Whitmer requests federal disaster declaration, aid for $245M in flood damage
Gov. Gretchen Whitmer on Monday requested a major disaster declaration from President Donald Trump for $245 million in damage widespread flooding caused in five Michigan counties last month.
The damage done in Midland, Gladwin, Arenac, Iosco and Saginaw counties amounted to roughly $190 million in losses for residents and $55 million in damage to public infrastructure, according to the 50-page request Whitmer sent to Trump on Monday.
If Trump grants a major disaster declaration, the area will become qualified for federal aid in the form of individual assistance and public assistance.
The Federal Emergency Management Agency also works with the U.S. Small Business Administration, which is often able to provide low-interest loans in times of emergency.
“This natural disaster, coupled with a global health pandemic, has created enormous stress and emotional trauma for these residents, and they need the federal government’s help to begin rebuilding their lives," Whitmer said in a statement Monday.
Midland and Gladwin counties were hit particularly hard in mid-May, when an area of low pressure dropped several inches of rain between May 17 and May 19. The rainfall eventually led to breaches at the Edenville and Sanford dams on the Tittabawassee River on May 19.
The flood is estimated to have been between a 200-year and 500-year weather event.
Randy Mier of Gladwin has spent the last few weeks running four sump pumps in his basement to draw down the water levels in his home. But his neighbors have not been as lucky as they have had to rip up flooring and pull out drywall.
Others are being told they'll pay an average of $5,000 each to dig their wells deeper after the floods affected water availability, Mier said.
The 64-year-old had a mounting feeling of desertion and discouragement Monday as help from insurance companies, the state and federal government remained elusive. He was doubtful of prospective federal help.
"This is 2020," Mier said. "Put your (butt) in a helicopter and fly over here to see the damages.
"We’re three weeks into this and FEMA hasn’t knocked on our door yet. If they take any longer, they may as well not show up.”
In addition to home damages, washed-out roads and bridges, and destroyed businesses, more than 300 residences in Gladwin County have lost access to wells that have come up dry, according to Whitmer's Monday letter to Trump. Residents in Midland County are reporting low water pressure and others lost natural gas and phone service.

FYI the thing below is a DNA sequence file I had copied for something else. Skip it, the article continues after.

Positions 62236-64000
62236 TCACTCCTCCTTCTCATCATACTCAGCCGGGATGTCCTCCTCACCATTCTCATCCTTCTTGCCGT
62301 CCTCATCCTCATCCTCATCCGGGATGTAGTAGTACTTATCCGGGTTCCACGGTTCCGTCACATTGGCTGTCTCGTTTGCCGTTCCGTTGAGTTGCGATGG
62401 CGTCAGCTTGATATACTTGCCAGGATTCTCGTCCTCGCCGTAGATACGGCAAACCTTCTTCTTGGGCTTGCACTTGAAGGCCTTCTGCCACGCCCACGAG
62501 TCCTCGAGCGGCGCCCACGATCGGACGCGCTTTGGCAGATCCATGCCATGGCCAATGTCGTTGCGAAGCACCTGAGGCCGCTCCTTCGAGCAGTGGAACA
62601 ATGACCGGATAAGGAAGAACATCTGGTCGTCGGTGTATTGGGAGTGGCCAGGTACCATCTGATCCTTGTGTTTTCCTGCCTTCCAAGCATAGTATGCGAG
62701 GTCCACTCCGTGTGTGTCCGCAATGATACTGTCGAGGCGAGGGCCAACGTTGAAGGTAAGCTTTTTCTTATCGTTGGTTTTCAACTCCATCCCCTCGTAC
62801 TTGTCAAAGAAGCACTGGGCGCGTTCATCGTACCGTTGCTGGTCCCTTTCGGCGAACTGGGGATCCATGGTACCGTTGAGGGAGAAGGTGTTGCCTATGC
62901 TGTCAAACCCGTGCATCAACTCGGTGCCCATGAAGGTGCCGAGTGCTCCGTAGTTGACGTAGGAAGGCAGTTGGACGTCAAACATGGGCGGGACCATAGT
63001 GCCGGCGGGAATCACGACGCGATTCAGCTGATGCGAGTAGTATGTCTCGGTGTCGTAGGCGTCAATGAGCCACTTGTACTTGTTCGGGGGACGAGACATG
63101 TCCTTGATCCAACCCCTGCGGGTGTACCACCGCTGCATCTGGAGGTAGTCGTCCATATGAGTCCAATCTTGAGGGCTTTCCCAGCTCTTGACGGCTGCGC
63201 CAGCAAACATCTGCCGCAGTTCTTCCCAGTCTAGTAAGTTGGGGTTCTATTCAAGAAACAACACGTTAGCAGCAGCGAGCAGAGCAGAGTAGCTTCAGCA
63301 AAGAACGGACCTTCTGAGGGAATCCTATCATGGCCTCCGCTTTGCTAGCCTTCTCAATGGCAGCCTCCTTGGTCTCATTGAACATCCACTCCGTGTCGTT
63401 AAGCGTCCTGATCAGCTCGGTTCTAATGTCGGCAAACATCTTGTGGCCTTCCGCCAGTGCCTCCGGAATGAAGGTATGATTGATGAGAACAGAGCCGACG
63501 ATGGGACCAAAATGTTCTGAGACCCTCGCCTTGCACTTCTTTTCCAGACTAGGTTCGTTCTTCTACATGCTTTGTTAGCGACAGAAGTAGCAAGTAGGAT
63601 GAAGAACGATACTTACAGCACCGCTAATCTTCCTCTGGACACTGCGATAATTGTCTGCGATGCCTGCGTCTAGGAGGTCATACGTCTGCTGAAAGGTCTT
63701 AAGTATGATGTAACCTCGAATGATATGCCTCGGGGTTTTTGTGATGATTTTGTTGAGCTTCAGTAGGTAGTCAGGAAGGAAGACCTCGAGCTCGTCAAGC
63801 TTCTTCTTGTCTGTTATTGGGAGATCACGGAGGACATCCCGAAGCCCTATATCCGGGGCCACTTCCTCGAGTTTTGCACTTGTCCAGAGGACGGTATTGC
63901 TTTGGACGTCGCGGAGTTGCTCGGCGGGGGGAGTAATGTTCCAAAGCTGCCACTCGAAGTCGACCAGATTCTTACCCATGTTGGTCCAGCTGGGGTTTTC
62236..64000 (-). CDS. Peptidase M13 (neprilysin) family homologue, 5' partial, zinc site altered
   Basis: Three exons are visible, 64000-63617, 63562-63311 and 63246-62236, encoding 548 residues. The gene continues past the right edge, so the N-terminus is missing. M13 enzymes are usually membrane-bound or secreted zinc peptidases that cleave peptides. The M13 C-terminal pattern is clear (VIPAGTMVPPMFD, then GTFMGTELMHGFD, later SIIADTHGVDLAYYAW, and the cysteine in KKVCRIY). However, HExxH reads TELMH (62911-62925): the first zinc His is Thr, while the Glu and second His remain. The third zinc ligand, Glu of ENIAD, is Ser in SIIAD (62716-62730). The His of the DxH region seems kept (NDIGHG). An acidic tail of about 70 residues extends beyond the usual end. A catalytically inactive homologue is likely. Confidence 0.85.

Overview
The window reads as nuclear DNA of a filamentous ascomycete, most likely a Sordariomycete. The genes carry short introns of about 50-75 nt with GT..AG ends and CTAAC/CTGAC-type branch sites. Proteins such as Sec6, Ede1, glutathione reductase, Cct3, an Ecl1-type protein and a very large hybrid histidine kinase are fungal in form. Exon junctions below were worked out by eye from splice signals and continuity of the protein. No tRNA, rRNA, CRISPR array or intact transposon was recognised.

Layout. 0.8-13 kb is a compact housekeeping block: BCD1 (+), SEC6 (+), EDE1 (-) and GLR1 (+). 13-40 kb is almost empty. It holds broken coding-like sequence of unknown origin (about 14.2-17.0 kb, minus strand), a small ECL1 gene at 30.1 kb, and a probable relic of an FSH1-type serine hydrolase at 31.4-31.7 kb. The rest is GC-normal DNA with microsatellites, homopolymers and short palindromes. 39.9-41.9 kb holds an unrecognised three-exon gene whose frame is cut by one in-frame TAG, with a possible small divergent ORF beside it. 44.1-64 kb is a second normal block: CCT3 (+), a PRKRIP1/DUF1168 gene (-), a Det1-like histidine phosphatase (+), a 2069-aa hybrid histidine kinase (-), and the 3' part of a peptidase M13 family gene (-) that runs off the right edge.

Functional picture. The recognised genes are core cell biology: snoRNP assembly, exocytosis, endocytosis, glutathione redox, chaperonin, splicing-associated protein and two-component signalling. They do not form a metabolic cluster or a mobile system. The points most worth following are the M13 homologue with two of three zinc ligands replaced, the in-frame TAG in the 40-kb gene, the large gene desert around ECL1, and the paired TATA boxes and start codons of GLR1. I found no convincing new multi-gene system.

Homes that were once considered lakefront property now border bowls of mud and sand, farm crops and buildings are damaged, brownfield sites were disturbed, and many residents, including those in nursing homes, experienced emotional trauma as they dealt with evacuation and destroyed properties, according to Whitmer.
In total, 52 homes were destroyed, 907 sustained major damage, 740 minor damage and 642 affected by the disaster, according to the letter. About 86% of the homes affected do not have flood insurance.
After the flooding, 4,675 unemployment claims were filed from residents in Midland, Gladwin, Arenac, Iosco and Saginaw counties.
"As you can see, the jurisdictions in the disaster area do not have the financial resources available to fully recover from this 500-year-flood disaster in a timely manner, or potentially at all in some cases, without receiving supplemental assistance from the federal government," Whitmer wrote in her letter.
For Dave Cryderman, help is sorely needed to get his Hook Party Store and Tavern in Hope Township on Wixom Lake back into fighting shape. Before the virus and flood, Cryderman had put in a new seawall, fixed the boat ramp, bought new tables and fixed up the bar.
"I’ve got a hundred feet on the water, three docks and a boat ramp and all there is is dirt," he said.
When the waters rose the shop was flooded with 20 inches of water. Cryderman lost products, filing cabinets, coolers, chest freezers and paperwork.
"I just can’t catch a break," Cryderman said. "It could be worse, but it's pretty bad. It’s been a test.”